Sex Ed

Shang­hai for­eign­ers ar­gue in fa­vor of con­tro­ver­sial chil­dren’s sex-ed text­book Let’s talk about sex, baby

Global Times – Metro Shanghai - - FRONT PAGE - By Qi Xi­jia

Weibo post made by other from angzhou, hejiang Prov­ince, re­cently ent vi­ral for show­ing pages from er ri­mary school-age son’s new sex ed­u­ca­tion text­book. “O boy, ou are grow­ing taller,” a mid­dle-age man in one of the book’s car­toon ill tra­tions tells a lit­tle oy adding “now pull own your pants nd let me ee if your enis s grow­ing too?

The book series, called Cher­ish Life, con­tains ex­tremely graphic draw­ings de­pict­ing male and fe­male gen­i­tals and shows how adult cou­ples have sex­ual in­ter­course. The books were pub­lished by Bei­jing Nor­mal Univer­sity fol­low­ing ap­proval by ed­u­ca­tion and med­i­cal ex­perts.

The books were in­tended to be used in Chi­nese public schools for chil­dren aged 6 to 12. The above quote was taken from a sec­tion de­signed to teach chil­dren to pro­tect them­selves from abuse.

Based on the In­ter­na­tional Tech­ni­cal Guid­ance on Sex­u­al­ity de­vel­oped by UNESCO in 2009, the new Chi­nese series con­tains 12 books cov­er­ing fam­ily and friends, life and skills, gen­der and rights, body de­vel­op­ment, sex and healthy habits, and sex & re­pro­duc­tion.

How­ever the ex­plicit di­a­logue and graphic illustrations of gen­i­tals and sex­ual in­ter­course have shocked many Chi­nese par­ents, es­pe­cially those of the post-1980s and un­der gen­er­a­tions who did not re­ceive much if any sex ed­u­ca­tion while grow­ing up.

As a re­sult of the re­cent con­tro­versy, the book has been pulled from public school class­rooms, which in turn spawned a heated on­line de­bate about the state of sex ed­u­ca­tion in China, where tra­di­tional par­ents and teach­ers are pru­dent about in­form­ing youth about sex.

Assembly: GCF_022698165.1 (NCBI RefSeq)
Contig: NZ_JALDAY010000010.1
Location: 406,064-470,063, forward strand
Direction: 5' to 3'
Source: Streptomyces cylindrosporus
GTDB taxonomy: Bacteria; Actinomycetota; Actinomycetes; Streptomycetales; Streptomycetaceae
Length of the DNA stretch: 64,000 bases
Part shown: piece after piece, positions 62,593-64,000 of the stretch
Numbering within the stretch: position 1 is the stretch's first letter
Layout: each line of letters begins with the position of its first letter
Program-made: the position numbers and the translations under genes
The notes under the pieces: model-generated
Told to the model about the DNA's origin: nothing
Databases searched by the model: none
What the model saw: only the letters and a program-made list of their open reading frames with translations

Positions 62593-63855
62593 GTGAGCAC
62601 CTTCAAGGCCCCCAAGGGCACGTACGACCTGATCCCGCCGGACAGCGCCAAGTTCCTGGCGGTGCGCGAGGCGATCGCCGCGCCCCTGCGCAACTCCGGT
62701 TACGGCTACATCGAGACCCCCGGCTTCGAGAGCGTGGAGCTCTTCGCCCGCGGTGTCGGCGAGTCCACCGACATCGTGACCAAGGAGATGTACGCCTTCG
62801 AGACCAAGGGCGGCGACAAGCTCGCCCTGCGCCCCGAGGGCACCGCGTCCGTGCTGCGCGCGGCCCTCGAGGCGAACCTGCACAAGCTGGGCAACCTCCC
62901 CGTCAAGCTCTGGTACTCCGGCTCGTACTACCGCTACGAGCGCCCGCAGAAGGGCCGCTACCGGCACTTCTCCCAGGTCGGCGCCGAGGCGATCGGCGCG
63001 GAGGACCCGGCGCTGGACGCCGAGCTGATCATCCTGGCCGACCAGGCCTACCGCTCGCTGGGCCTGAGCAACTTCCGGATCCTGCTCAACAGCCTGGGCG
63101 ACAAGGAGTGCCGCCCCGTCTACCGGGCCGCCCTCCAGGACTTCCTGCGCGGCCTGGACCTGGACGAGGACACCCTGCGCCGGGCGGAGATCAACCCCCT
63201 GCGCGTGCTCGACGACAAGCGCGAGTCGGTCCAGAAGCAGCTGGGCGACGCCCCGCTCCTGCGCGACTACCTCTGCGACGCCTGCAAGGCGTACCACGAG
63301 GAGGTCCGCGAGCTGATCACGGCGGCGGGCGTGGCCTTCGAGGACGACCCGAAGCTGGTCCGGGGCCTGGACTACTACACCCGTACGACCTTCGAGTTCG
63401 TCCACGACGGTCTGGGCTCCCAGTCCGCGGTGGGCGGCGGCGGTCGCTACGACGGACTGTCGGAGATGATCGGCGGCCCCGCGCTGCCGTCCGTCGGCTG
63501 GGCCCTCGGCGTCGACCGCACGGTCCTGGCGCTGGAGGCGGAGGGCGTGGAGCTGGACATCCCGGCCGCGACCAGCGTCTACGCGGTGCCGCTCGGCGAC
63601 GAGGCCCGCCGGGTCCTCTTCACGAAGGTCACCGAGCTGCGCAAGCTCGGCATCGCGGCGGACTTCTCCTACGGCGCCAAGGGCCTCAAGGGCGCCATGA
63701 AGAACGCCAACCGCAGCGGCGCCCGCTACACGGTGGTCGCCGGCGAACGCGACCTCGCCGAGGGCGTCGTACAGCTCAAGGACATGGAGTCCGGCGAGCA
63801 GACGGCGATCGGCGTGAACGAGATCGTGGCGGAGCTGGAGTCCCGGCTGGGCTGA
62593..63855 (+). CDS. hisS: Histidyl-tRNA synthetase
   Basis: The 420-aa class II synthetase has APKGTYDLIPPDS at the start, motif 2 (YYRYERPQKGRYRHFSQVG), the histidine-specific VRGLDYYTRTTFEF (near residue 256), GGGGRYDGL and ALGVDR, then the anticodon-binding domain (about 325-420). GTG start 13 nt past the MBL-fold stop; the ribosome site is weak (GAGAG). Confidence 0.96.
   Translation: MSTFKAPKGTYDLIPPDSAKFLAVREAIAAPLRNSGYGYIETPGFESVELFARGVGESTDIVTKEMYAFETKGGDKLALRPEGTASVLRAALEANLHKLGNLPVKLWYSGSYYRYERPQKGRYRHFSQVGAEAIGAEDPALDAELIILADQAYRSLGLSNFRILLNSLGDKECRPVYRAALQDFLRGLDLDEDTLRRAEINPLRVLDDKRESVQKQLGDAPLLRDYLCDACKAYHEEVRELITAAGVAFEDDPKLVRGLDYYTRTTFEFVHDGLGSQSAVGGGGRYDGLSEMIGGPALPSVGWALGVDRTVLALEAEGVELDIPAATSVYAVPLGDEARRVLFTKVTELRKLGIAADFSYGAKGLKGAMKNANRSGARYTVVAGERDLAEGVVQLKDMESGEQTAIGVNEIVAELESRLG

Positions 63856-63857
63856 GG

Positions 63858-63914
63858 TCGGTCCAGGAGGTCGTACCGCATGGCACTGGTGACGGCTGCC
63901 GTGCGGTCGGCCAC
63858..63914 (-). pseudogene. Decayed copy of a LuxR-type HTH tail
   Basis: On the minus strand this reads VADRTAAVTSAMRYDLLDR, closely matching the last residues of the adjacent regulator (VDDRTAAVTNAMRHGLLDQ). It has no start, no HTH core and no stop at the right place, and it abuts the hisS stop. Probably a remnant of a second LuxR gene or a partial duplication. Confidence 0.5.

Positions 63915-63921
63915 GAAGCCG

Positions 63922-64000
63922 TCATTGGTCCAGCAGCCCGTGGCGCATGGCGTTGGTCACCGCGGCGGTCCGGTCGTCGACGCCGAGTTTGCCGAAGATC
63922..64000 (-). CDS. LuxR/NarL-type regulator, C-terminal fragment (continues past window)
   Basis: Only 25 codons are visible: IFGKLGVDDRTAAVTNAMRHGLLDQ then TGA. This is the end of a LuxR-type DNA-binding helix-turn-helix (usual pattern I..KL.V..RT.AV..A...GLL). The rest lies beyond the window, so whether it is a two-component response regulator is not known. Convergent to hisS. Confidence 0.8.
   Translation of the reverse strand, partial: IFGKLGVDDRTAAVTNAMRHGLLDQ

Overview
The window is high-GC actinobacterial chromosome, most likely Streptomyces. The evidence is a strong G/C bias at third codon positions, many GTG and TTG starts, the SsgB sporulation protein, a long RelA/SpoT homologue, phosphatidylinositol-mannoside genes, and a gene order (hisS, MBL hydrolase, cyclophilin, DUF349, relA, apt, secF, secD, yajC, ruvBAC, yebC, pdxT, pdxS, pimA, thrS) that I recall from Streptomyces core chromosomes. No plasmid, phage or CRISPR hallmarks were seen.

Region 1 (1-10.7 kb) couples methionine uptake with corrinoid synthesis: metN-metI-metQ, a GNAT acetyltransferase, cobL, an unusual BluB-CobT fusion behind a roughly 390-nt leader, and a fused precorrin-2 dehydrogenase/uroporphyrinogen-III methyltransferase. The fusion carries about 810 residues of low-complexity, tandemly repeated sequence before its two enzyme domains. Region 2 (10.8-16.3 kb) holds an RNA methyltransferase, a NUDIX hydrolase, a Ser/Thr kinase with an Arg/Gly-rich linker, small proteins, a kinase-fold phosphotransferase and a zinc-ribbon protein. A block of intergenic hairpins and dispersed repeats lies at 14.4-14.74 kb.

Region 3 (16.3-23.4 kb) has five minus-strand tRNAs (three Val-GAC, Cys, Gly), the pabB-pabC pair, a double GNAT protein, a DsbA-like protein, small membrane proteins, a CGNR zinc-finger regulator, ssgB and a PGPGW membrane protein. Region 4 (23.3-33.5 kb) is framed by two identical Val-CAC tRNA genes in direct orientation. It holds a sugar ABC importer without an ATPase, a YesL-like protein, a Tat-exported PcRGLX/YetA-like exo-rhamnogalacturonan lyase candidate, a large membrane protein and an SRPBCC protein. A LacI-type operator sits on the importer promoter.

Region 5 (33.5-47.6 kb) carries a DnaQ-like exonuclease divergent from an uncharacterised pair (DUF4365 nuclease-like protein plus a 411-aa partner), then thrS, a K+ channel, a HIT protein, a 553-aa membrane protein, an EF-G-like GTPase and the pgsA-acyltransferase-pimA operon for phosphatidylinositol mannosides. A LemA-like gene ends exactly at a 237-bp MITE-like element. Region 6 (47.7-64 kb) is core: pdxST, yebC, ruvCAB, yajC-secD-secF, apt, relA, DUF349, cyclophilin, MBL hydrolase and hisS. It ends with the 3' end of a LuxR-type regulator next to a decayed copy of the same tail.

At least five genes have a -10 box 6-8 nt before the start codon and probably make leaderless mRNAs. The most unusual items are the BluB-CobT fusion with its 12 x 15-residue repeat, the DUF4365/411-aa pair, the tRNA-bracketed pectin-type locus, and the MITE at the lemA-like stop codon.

While many Chi­nese ne­ti­zens are re­fer­ring to the book as porno­graphic and ob­scene, a num­ber of more open-minded cit­i­zens and par­ents have praised the Cher­ish Life series as a great leap for China’s sex ed­u­ca­tion and an op­por­tu­nity to catch up with Western civ­i­liza­tion, where sex ed is the es­tab­lished norm.

Western per­spec­tives

To glean some in­sight into the Western per­spec­tive of this sen­si­tive sub­ject mat­ter, the Global Times re­cently chased down some for­eign­ers seen strolling around Shang­hai, showed pages and illustrations from the book series, then asked them for their opin­ions.

Most of the for­eign­ers we in­ter­viewed agreed that it is im­por­tant for China to have a text­book like this, but some ar­gued that show­ing it to kids in the ear­li­est years of pri­mary school is prob­a­bly too early.

“I do think that, for grade 1 or 2, this might be a lit­tle graphic. I started my sex­ual ed­u­ca­tion in grade 5 or 6. We had sim­i­lar books like this,” Rene from Aus­tria said.

“I think it’s su­per im­por­tant, es­pe­cially in China. What I learn from my friends here is that peo­ple don’t know much about this topic from school,” he added.

Lau­rence from France also agreed that the book is ed­u­ca­tional, es­pe­cially in China. “It will help you to un­der­stand more about con­cep­tion and pro­tect­ing your­self from dis­ease or get­ting preg­nant,” she said, adding that the pic­tures might be too star­tling for 7-year-olds and would be bet­ter to wait closer to pu­berty age.

Noth­ing shame­ful

China’s lack of sex ed­u­ca­tion has been ac­cused by local and world lead­ers of re­sult­ing in a grow­ing num­ber of HIV in­fec­tions through sex­ual in­ter­course as well as the coun­try’s high abor­tion rate caused by un­wanted preg­nan­cies.

Ac­cord­ing to of­fi­cial sta­tis­tics re­leased by the Chi­nese Cen­ter for Dis­ease Con­trol and Pre­ven­tion in 2016, sex has be­come the pri­mary method of HIV in­fec­tions in China, ac­count­ing for over 90 per­cent.